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‘Black Adam’ Shows Again that China is Lost to Hollywood
Plus: A zombie classic assigned!
A friend passed along word that there’s chatter online about Black Adam’s release in China—or, to be more specific, its lack of release in China. This chatter is likely wrong in the particulars but correct in the general sense of what it means for Black Adam’s finances.
So, the rumor is that Chinese Marvel fans, hoping to torpedo the DC-based film’s box office, made a big deal about Pierce Brosnan’s affinity for the Dalai Lama. This is one of several red lines for the Chinese government, which has made a habit of restricting market access to anyone who dares speak up about the plight of the Tibetan religious leader and the oppression of his people. (If you ever wanted to know why the Dalai Lama went from being a cause célèbre among the Hollywood set to being sidelined almost overnight by everyone who isn’t named Richard Gere, well, there’s your answer.)
While this is darkly comic—a nearly Iannucci-esque turn in the unceasing fandom wars—I am … skeptical that this is why Black Adam has failed to receive a release. For starters, it never really had one in the first place.
And that’s because Black Adam is the sort of movie that would almost never get a release in China. Despite Dwayne Johnson’s track record of success in China—Rampage earned 50 percent more in China than the United States—Black Adam would be a hard sell with China’s censorship board. Problem number one: it deals with the supernatural, which the Chinese have always been weirdly touchy about.
More importantly, however, is the thematic core of the story: Black Adam is about an oppressed people who overthrow first a tyrannical king and then a tyrannical military-backed government with the aid of a hero. And while there are enough scenes designed to make the United States look bad that you’d think Chinese authorities would be into Black Adam, they are much more worried about their own people, you know, rising up against them.
In the grand scheme of things, the specific reason—either Pierce Brosnan’s principles or the thematic concerns of the film itself—doesn’t matter that much. I know I occasionally sound like a broken record on this topic, but the simple fact of the matter is that China is not now and has not been for some time a good partner for the American film industry.
And the sooner Hollywood weans itself from China’s teat entirely, the better off the entire industry will be.
Bros is a movie we’ve spent a fair amount of time talking about on Across the Movie Aisle, but mostly through a business lens. On this week’s special members-only bonus episode, Alyssa, Peter, and I finally looked at it through an artistic lens. Is it, you know, a good movie? And to ensure that we hit all the cultural touchstones, we invited our producer Sebastian Hughes on to discuss it with us. Listen now!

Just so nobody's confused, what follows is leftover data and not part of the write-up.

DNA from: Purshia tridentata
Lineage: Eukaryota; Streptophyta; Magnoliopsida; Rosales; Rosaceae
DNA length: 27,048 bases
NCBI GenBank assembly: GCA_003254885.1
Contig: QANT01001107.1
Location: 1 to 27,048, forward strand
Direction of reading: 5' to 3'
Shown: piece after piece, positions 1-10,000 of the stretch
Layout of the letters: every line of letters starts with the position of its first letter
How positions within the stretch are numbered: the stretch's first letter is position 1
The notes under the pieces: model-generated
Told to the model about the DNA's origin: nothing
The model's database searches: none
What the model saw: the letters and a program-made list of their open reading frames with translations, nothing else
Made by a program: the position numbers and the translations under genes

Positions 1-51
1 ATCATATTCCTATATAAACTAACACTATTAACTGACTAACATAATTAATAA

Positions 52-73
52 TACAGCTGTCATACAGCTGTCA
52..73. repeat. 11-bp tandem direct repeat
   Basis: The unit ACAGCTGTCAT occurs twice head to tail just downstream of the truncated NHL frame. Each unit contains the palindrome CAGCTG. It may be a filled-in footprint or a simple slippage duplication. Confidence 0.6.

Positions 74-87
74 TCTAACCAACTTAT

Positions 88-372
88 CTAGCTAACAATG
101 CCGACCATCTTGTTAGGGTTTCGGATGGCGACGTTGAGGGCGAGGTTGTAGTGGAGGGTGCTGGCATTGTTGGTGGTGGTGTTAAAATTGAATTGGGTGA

And if you still need to subscribe to get access to this and everything else we do, you can sign up for a free month here:
Every year Jake Tapper puts together a charity auction for Homes for Our Troops that is stuffed with cool items for fans of popular culture. This year is no exception. I probably won’t win the Severance set visit/meet and greet with Ben Stiller, but if you win it, make sure to let me know so I can give you questions for him. He’s one of the most interesting directors working today and perhaps the keenest critic of the media-entertainment complex out there.
This week I reviewed Tár, a movie that is less about cancel culture, as some have suggested, and more about #MeToo. (I realize there’s some overlap here, but, to put it another way, it’s not about bad tweets but how powerful people abuse their own power.) Anyway, I don’t know if it’s the best movie of the year, but it is definitely the one I find most interesting to think and talk about. Can’t wait to discuss on Across the Movie Aisle next week with my friends!
Speaking of which, we talked about Ticket to Paradise on ATMA this week. Weirdly, I seemed to have liked it more than either Alyssa or Peter. I’m going soft!
Special treat for box office nerds on The Bulwark Goes to Hollywood this week: I talked to Scott Mendelson—formerly of Forbes, now headed over to The Wrap—about his 15 years as one of the foremost box office analysts in the country. It’s a great hour-long master class on how the business has changed over the last 15 years or so.
“49 True Facts About Lydia Tár” will only really make sense if you’ve seen Tár, but since I’ve already told you that you should see Tár you’ll soon be seeing it and, thus, it will make sense to you.
Gene Park says God of War: Ragnarok is even better than the original, which means that I’ll probably be pouring 50 hours of my life into it at some point in the not-too-distant future.
Assigned Viewing: Night of the Living Dead (Criterion 4K)
I know I usually assign streaming titles—and this title is available for streaming all over the place—but I’m specifically telling you to run out to Barnes and Noble, take advantage of their 50 percent off Criterion Collection sale, and buy this movie on 4K disc. Why? Two reasons. Reason the first: It looks amazing. The folks at the Museum of Modern Art and the Film Foundation did an incredible job of restoring this. Reason the second: because of a copyright snafu, the movie fell into the public domain years ago and George Romero made very little money from his masterpiece. My understanding is that his foundation gets royalties from this disc, which is wonderful. But the lack of copyright protection also explains why every version of the movie you’ve seen before now has looked terrible: there was very little financial incentive to spend the money to increase the quality of the image when most people will happily stream it for free on YouTube or pay $5 for a dupe-of-a-dupe DVD copy.